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Date: December 2016
Creator: Thiyagaraja, Shanti
Partner: UNT Libraries

Computational Approaches for Analyzing Social Support in Online Health Communities

Description: Online health communities (OHCs) have become a medium for patients to share their personal experiences and interact with peers on topics related to a disease, medication, side effects, and therapeutic processes. Many studies show that using OHCs regularly decreases mortality and improves patients mental health. As a result of their benefits, OHCs are a popular place for patients to refer to, especially patients with a severe disease, and to receive emotional and informational support. The main reasons for developing OHCs are to present valid and high-quality information and to understand the mechanism of social support in changing patients' mental health. Given the purpose of OHC moderators for developing OHCs applications and the purpose of patients for using OHCs, there is no facility, feature, or sub-application in OHCs to satisfy patient and moderator goals. OHCs are only equipped with a primary search engine that is a keyword-based search tool. In other words, if a patient wants to obtain information about a side-effect, he/she needs to browse many threads in the hope that he/she can find several related comments. In the same way, OHC moderators cannot browse all information which is exchanged among patients to validate their accuracy. Thus, it is critical for OHCs to be equipped with computational tools which are supported by several sophisticated computational models that provide moderators and patients with the collection of messages that they need for making decisions or predictions. We present multiple computational models to alleviate the problem of OHCs in providing specific types of messages in response to the specific moderator and patient needs. Specifically, we focused on proposing computational models for the following tasks: identifying emotional support, which presents OHCs moderators, psychologists, and sociologists with insightful views on the emotional states of individuals and groups, and identifying informational support, which provides patients with ...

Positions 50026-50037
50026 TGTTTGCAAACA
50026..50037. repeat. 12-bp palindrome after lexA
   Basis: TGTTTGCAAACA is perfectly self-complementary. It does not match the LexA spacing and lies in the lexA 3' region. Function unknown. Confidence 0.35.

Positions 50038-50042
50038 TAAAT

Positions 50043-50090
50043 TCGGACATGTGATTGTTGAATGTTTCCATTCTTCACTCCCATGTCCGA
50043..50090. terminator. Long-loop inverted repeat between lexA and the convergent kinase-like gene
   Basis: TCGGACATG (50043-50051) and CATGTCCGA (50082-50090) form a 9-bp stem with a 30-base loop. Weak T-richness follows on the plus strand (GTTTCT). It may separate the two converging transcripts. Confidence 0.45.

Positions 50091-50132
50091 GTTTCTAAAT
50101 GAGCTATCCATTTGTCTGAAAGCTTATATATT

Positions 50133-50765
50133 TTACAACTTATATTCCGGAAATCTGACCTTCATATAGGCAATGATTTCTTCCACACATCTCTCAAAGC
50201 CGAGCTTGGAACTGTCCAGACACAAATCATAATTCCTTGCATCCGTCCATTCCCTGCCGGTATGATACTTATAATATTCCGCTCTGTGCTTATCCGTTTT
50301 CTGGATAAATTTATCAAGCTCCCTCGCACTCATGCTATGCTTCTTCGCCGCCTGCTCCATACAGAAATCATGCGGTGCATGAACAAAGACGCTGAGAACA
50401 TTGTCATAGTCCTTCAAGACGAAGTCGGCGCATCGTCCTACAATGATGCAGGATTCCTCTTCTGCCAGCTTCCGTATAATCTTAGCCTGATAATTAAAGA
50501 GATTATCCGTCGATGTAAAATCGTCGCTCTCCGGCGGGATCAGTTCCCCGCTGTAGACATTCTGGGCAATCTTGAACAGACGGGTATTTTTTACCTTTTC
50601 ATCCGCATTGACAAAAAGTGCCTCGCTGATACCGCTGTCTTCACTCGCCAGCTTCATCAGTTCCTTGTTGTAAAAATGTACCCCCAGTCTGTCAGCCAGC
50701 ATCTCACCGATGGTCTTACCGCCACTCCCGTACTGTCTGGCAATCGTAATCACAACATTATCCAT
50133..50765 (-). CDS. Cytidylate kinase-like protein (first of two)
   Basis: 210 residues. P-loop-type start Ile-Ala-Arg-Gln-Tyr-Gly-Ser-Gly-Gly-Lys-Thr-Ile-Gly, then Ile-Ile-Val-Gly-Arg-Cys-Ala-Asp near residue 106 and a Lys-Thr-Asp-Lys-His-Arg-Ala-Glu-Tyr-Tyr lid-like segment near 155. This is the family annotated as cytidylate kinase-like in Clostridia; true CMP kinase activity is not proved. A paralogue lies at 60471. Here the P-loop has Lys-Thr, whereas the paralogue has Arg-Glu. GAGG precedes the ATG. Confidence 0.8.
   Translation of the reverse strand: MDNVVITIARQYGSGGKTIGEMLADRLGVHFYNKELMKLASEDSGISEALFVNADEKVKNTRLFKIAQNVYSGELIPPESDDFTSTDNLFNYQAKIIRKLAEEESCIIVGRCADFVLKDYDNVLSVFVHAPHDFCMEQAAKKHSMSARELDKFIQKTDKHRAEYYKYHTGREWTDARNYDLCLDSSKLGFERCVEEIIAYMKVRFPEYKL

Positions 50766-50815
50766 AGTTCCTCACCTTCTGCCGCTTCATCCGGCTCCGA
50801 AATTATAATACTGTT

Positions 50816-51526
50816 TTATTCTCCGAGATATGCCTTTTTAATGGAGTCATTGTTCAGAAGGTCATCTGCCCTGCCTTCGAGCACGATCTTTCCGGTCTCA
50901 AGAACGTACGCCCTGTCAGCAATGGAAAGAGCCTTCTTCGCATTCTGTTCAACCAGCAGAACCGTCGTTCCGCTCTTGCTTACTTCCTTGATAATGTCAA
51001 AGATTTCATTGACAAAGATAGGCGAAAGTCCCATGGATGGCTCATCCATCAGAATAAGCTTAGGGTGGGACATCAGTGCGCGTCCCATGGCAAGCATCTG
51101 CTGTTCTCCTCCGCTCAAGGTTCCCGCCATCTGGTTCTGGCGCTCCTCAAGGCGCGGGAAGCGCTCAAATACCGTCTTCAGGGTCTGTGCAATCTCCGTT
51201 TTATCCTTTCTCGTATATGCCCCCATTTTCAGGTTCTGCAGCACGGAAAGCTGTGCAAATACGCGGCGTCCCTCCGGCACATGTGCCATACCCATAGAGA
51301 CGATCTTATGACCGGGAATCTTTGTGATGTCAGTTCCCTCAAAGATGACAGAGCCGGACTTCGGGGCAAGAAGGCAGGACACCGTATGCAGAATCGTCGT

Date: May 2018
Creator: Khan Pour, Hamed
Partner: UNT Libraries